RR: We have indeed built a solid track-record in executing close to 100 transactions since our inception in 1989. Our historical Mid-Market strategy relies on our deep experience of bringing solutions in atypical situations such as management buy-ins, management-buy outs, corporate carve-outs, corporate spin-offs, complex auctions, business arbitrage, business reconfigurations, privatisations. Also, family-owned business or founder transition challenges have been repeatedly solved by our deal team in countries we are operating (families and founders count for half of our transactions since 2000). Finally, and to be complete, we have found solutions to several situations implying growth capital, as well as multi-country buy-and-build strategies.
We systematically acquire a controlling stake in companies with revenues up to €600m and invest between €25m and €100m per transaction. As Jack mentioned earlier, our approach to financial leverage is prudent and tailored to the specific characteristics of each business, as we privilege the focus on expansion, innovation, recruitment, and investment.
With regards to the sectors we invest in, our approach is agnostic. We currently support 23 companies active in different verticals such as Industry (Agôn Electronics, EPC, Gantrex, Norline AG, TKH France), Business Services (Ijssel Technologie, Julhiet Sterwen, Sicura), Tech (Coexya, SB Italia), Consumer Goods (Emosia Group, Henri Selmer, LoQu), Food (Moro), Transport (Schenk), and Technical Boats (Zodiac Milpro).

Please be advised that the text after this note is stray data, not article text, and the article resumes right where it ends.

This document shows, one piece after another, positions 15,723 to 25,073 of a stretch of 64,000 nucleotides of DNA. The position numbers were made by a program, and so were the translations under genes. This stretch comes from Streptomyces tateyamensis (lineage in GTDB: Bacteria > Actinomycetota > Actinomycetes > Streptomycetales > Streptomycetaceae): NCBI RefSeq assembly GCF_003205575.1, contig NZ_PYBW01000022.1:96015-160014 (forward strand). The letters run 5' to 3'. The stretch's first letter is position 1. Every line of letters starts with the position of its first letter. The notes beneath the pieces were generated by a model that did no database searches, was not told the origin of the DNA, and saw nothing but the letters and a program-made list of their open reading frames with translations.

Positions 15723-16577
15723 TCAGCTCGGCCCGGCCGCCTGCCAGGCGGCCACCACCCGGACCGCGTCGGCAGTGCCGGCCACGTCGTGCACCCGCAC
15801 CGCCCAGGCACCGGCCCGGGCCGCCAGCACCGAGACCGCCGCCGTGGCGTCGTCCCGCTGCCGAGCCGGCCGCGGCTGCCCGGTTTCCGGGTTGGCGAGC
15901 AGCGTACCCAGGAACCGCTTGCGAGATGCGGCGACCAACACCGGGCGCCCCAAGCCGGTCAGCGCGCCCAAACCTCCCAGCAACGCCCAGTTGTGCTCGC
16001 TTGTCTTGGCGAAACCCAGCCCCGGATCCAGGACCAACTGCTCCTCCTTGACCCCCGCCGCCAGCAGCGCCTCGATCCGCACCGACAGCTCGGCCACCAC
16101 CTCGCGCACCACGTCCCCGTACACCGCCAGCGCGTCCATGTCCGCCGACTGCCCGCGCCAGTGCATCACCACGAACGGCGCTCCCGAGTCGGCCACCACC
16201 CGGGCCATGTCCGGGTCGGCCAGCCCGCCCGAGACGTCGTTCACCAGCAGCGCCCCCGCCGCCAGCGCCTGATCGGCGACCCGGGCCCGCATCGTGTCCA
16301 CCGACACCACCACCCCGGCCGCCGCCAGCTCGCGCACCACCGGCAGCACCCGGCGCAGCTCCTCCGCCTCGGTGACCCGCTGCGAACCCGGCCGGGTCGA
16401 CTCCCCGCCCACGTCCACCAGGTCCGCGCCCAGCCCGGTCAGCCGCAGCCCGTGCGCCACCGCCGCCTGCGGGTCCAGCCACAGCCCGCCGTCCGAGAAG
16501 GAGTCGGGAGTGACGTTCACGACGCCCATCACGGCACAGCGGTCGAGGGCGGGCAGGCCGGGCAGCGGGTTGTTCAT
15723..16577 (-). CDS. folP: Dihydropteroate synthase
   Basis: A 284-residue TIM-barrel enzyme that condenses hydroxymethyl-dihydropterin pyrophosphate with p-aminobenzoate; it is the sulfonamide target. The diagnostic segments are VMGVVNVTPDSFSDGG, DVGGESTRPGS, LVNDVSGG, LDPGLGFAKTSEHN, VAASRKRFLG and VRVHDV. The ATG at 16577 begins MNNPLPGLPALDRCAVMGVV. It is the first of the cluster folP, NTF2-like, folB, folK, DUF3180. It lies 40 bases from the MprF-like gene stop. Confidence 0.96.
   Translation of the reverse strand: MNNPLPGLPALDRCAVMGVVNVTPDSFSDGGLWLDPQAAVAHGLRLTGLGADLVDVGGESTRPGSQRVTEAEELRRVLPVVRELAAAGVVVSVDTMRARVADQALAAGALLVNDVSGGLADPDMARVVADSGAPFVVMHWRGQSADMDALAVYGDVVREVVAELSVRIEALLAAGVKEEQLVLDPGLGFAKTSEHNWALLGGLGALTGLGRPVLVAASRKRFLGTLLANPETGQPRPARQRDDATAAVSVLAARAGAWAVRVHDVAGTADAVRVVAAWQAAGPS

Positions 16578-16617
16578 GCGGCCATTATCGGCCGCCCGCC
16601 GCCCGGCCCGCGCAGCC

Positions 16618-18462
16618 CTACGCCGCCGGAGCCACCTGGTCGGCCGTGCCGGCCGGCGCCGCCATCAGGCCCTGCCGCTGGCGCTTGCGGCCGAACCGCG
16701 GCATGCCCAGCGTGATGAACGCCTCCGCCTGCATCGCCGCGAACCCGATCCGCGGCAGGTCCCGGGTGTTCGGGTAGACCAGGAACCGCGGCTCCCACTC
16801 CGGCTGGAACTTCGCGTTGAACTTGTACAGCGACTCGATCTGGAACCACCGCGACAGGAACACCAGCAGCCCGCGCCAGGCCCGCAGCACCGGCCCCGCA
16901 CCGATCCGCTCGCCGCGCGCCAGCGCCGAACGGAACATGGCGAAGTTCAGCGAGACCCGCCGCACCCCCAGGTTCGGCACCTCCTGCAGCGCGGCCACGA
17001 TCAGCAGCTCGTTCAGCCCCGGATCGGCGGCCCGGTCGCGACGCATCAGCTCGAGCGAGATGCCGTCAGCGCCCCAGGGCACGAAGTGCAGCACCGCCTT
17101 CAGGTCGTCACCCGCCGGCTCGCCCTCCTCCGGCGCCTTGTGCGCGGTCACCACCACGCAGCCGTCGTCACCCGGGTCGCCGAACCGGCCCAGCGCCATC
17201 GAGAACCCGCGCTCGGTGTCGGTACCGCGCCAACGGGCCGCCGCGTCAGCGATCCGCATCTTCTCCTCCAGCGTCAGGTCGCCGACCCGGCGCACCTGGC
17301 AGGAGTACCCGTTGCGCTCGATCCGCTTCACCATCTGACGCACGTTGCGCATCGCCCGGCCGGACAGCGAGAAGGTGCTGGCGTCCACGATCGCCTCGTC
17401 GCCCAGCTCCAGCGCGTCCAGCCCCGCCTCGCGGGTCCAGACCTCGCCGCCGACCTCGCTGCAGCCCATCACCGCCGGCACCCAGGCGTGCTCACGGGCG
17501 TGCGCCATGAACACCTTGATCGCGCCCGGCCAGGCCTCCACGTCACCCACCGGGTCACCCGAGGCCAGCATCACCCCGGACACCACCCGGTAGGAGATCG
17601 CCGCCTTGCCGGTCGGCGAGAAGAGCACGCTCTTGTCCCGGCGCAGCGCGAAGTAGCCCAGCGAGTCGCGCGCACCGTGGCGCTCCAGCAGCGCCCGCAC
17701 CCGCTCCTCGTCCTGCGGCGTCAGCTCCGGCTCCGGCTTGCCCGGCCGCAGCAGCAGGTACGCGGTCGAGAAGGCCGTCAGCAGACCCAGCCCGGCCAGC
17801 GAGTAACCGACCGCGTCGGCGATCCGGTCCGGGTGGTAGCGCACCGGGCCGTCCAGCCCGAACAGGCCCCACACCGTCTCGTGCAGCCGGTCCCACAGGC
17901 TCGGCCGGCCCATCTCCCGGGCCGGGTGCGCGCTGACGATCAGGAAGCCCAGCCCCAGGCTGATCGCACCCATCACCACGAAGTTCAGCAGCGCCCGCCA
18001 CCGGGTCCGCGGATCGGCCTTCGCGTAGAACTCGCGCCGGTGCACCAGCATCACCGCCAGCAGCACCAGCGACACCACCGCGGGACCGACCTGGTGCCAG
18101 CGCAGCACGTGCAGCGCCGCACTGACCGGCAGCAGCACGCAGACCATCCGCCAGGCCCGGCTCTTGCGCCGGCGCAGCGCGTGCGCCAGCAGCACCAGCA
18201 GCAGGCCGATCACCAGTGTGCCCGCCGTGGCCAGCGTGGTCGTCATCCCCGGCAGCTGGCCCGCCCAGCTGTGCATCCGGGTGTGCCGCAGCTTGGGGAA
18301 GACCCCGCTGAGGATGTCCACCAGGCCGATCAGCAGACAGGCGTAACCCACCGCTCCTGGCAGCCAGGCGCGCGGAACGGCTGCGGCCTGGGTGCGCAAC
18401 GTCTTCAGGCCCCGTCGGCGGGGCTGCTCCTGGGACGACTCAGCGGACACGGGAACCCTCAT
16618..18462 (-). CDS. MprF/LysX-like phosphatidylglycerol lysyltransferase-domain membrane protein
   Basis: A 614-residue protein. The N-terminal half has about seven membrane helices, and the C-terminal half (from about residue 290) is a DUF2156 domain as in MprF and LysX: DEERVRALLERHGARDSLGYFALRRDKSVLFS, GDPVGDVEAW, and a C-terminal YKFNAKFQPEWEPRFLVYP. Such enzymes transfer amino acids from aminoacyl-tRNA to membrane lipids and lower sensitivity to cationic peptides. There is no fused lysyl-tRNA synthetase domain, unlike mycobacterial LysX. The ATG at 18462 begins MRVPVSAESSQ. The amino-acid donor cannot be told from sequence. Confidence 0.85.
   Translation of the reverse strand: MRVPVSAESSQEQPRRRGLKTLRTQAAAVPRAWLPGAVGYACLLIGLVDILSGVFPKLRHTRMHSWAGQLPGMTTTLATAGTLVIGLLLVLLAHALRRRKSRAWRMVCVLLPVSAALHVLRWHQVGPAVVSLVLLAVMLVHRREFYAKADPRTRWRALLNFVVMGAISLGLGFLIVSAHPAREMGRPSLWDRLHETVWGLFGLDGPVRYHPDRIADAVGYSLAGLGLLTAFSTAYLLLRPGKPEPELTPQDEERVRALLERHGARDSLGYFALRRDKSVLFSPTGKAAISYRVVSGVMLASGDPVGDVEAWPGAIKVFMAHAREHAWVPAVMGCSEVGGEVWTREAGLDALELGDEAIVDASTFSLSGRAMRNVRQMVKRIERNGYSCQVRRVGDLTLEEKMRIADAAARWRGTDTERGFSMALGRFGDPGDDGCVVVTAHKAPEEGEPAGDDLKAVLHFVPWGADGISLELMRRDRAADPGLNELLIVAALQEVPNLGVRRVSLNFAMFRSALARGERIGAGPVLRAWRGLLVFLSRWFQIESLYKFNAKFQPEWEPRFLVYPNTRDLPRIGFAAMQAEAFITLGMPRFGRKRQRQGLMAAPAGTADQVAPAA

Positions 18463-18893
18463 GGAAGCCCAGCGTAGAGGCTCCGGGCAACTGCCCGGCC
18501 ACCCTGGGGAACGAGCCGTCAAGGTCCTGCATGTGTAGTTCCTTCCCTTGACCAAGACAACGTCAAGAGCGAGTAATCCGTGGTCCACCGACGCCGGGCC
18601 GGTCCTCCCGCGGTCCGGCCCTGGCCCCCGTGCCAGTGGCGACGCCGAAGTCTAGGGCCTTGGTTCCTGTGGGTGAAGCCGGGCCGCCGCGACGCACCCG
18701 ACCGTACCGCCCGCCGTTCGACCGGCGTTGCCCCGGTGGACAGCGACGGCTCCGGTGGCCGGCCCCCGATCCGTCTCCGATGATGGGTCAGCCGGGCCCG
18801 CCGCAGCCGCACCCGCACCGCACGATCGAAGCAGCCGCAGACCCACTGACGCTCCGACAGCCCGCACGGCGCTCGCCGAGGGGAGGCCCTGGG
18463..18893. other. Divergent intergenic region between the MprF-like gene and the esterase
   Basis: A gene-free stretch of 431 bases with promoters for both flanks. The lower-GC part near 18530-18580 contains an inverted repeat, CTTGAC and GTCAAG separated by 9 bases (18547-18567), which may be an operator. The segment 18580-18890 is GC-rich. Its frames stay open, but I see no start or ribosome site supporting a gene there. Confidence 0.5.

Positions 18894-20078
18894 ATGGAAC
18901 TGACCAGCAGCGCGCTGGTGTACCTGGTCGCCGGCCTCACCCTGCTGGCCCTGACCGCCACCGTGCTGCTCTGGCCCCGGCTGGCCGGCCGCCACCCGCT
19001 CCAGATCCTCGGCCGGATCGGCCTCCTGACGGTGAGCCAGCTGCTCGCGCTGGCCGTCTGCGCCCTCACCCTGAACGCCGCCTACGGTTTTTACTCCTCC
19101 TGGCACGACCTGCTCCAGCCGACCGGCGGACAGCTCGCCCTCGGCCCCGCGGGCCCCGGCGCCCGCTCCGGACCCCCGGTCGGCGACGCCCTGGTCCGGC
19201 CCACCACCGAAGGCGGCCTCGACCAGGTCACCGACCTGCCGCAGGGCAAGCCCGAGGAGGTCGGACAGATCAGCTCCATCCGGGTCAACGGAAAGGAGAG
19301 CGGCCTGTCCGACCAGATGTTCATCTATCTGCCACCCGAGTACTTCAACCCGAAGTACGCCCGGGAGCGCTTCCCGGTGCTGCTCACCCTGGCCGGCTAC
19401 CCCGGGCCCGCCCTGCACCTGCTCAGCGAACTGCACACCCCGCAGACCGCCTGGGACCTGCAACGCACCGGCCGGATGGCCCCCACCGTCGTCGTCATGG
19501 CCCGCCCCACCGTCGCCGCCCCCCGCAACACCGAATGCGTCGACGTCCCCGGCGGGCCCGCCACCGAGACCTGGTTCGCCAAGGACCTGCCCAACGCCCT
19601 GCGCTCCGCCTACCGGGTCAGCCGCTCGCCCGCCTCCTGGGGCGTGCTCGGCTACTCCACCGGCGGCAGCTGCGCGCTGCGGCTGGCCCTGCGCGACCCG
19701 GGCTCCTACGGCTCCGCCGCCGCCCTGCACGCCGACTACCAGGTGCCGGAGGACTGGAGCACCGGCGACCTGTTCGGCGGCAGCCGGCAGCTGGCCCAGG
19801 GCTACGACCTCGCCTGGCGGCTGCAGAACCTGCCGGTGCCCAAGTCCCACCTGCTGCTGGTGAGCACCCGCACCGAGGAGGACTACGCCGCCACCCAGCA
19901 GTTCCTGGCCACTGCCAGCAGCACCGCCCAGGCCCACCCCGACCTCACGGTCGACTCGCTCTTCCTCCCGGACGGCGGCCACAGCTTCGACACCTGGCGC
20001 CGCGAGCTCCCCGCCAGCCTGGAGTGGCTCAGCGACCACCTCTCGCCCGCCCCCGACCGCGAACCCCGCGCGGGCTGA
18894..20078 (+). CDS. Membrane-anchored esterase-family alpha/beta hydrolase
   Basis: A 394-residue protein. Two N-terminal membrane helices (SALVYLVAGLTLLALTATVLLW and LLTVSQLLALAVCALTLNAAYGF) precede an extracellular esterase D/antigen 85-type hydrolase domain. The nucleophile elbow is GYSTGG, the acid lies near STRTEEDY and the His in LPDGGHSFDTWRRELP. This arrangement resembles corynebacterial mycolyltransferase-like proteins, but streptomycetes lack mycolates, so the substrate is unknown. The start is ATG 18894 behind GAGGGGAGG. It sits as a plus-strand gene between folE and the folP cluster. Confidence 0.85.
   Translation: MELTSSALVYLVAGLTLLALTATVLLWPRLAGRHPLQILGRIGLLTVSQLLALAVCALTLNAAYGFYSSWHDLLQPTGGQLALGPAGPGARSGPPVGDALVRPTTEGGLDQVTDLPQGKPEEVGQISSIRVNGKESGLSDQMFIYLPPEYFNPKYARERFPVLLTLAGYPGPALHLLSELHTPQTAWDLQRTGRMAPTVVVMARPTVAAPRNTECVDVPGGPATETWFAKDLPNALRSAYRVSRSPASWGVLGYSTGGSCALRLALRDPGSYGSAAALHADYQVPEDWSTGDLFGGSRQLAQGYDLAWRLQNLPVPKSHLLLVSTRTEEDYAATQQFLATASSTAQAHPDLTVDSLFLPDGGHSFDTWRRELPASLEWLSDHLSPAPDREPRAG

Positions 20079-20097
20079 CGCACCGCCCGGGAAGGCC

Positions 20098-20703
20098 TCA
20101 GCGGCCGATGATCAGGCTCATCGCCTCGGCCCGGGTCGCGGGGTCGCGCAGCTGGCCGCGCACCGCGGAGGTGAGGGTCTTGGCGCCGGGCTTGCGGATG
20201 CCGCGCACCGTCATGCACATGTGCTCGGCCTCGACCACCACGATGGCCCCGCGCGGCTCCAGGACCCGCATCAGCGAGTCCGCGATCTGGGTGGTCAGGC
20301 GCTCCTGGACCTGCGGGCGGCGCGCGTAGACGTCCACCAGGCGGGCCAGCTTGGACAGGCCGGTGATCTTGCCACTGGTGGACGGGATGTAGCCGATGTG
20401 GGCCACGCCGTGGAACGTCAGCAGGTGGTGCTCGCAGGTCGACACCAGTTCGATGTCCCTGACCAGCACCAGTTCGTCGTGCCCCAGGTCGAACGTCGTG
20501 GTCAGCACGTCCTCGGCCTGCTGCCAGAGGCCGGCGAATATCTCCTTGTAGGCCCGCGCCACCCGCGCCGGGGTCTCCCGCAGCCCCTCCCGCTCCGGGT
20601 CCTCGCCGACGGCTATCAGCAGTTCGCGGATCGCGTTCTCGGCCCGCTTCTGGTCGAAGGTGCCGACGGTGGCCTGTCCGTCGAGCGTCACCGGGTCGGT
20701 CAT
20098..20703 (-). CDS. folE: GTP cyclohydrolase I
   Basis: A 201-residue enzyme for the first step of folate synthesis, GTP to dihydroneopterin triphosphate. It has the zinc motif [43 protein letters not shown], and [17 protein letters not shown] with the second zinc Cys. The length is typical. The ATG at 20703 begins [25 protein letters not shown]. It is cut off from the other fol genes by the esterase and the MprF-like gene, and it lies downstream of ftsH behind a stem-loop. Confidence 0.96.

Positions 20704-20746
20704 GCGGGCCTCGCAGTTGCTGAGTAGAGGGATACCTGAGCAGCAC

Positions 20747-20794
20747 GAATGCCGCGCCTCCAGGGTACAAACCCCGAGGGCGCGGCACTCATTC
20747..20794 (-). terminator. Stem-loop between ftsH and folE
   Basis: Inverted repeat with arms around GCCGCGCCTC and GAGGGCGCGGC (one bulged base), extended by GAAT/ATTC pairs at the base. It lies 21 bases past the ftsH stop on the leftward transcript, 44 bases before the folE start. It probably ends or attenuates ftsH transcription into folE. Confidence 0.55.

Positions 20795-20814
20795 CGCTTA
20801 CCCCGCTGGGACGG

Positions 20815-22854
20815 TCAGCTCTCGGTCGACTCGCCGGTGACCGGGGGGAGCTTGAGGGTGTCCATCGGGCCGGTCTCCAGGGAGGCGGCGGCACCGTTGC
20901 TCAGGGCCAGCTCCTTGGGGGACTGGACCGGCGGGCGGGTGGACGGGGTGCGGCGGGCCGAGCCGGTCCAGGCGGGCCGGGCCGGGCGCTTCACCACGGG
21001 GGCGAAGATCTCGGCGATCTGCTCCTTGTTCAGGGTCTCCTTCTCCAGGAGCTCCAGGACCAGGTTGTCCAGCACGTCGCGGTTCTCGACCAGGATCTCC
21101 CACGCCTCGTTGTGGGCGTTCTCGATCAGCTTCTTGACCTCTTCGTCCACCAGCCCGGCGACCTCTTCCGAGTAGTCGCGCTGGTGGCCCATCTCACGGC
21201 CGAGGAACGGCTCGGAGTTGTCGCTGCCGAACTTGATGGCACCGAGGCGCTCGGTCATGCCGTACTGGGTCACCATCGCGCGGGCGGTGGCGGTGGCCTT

We also have a clear and resolute approach to sustainable investing: to us, ESG is a driver of innovation and opportunity. We recognised some years ago the importance of corporate social responsibility as an enabler to improve companies’ growth, limit risk factors and increase operational efficiency.
Concretely, we have multiplied our actions in this field, amongst which I would mention: (i) joining the UNPRI, (ii) signing the International Climate Initiative, and (iii) committing to a carbon reduction trajectory according to the Science Base Target Initiative, as part of the first 15 private equity firms worldwide. Our approach is materialised at 3 levels: (i) pre-acquisition (with a risk/opportunities identification and the design of an action plan), (ii) during the holding period (with continuous improvement initiatives) and (iii) at exit (showing progress and therefore capturing value). We implement our ESG strategy, related actions, and pragmatic reporting at the portfolio level together with the support of Jessica Peters, our head of ESG, based in Brussels.